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Today is December 12, 2018

Mississippi Seen

Season’s festivities light up communities

Season’s festivities light up communities

It's the time of the year when the sun sets earliest and the nights are longest and darkest. Inverness is just one of the communities spreading holiday light with some festive events. I suppose we could let our own brighter sides shine a little more, too. Might go better for us when Santa visits if we did. Photo: Walt Grayson

Ms. Jo was afraid I wouldn’t be able to stay awake driving because I was taking antihistamine. So when I went to Inverness to speak at their Chamber of Commerce “Person of the Year” banquet recently, she sent granddaughter Emily Ann along to make sure I stayed awake. 

It really was a delight riding with Emily. When she was just a little child she went with me all over the place doing stories for TV. But then teenage years hit and they get their own lives and you hardly see them again.

But we had a couple of hours each way to recall our greatest adventures from her childhood, and also to talk over almost-grown-up stuff she’s going through as a freshman in college.

We made it to the banquet early enough so I could visit with folks a bit. Emily got a glass of sweet tea and found our seats at the table. After a while I joined her.

When I sat down she pointed to a gentleman across the room and said he had just paid her a compliment. He told her that she was the first teenager he had seen in a long time who politely sat at a table without fiddling with their cell phone. 

I noticed that she didn’t have her phone out. So I complimented her too on being mature enough to patiently visit with people and not rudely have her head bent over and her thumbs flying across a keyboard flipping from app to app and sending texts to a hundred people.

Emily sort of let the corners of her mouth curl up a bit as she giggled and admitted, “I don’t have any bars.”  

Inverness is planning a couple of Christmas events including “Follow the Star,” which is a walk-through-the-streets live nativity play, on Dec. 1 and 2. It reminds me of the outdoor “Passion Play” that First Methodist of Kosciusko does every Easter in downtown Kosciusko.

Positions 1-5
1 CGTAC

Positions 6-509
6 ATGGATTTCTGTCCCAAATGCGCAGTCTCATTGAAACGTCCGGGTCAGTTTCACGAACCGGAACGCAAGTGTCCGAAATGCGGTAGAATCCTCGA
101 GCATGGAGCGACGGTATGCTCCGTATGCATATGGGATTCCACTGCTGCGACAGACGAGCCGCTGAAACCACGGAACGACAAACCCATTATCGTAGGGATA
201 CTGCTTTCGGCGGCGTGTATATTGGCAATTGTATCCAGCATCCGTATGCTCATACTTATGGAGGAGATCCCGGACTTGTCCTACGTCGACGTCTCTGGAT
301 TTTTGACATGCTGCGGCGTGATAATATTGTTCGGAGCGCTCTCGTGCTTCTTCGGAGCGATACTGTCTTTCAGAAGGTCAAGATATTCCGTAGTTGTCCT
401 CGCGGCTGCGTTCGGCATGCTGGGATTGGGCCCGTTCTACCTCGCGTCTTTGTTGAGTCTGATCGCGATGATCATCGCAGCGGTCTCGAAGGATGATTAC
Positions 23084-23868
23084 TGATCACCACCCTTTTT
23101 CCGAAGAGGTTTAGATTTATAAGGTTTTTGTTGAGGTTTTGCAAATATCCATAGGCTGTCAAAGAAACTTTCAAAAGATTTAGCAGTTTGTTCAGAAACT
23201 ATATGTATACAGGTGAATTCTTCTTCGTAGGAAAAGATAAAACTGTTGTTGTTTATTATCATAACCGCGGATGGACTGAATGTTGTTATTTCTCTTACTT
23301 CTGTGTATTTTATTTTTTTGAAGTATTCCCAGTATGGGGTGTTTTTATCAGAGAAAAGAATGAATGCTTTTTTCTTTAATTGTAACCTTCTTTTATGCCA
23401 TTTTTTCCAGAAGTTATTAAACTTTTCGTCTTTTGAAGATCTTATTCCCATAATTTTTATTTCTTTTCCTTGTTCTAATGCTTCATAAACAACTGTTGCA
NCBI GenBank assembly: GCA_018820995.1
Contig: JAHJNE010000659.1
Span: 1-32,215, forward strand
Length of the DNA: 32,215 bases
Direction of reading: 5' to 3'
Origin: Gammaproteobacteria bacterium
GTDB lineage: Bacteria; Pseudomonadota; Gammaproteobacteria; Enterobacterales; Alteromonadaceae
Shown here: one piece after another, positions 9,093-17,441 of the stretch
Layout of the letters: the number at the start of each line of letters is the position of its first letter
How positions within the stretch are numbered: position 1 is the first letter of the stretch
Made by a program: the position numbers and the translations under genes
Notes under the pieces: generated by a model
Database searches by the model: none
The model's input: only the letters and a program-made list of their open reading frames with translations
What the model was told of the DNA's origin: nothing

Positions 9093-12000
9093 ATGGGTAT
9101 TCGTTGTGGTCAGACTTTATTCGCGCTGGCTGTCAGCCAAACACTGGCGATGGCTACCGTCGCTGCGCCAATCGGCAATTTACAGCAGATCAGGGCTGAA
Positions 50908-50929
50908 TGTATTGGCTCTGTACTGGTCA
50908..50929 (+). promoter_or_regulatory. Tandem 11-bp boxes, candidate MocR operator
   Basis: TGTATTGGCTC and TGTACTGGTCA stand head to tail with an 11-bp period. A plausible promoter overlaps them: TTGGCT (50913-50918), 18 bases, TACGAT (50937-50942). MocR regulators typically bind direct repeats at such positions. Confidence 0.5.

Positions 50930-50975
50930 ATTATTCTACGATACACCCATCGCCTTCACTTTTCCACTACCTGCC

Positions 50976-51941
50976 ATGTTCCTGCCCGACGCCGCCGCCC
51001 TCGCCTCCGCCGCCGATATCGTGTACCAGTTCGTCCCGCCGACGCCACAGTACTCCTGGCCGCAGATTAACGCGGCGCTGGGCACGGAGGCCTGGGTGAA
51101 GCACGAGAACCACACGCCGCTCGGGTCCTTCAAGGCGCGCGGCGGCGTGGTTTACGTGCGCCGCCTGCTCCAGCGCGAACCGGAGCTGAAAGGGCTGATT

One item of Chamber of Commerce business discussed before the awarding of the Person of the Year was who, how and when the luminaries would be set out and lit Christmas Eve on the main street and on down to the bayou.

It is refreshing to see a community being a community, especially doing fun things during the holidays when life is supposed to be fun anyway. And when it is less than fun, other folks will put out enough decorations to make it colorful, at least.

I remember our annual holiday excursions to see the floats on Deer Creek at Leland when I was growing up in Greenville. They are still there every year. And Indianola decorates Indian Bayou downtown, as I recall.

Oh, by the way, I met Santa Claus a few weeks ago. It was while we were shooting a “Mississippi Roads” show at the Alice Mosley Folk Art Museum in Bay St. Louis. Bob McGraw walked in wearing a red shirt, longish white hair and a real beard. I immediately scurried over to him and told him I knew who he was and that I had been good.

Bob told me he gets to play Santa a great deal every year. He’s even been to Santa School. He says when he bumps into a real Santa in a store during the holidays while he himself is out of uniform, he runs up to him, hugs him and hollers, “Dad! It’s so good to see you again!”

I hope you get to see everybody you want to see over the holidays and your season is full of light.

Walt Grayson is the host of “Mississippi Roads” on Mississippi Public Broadcasting television, and the author of two “Looking Around Mississippi” books and “Oh! That Reminds Me: More Mississippi Homegrown Stories.” Contact Grayson at walt@waltgrayson.com.

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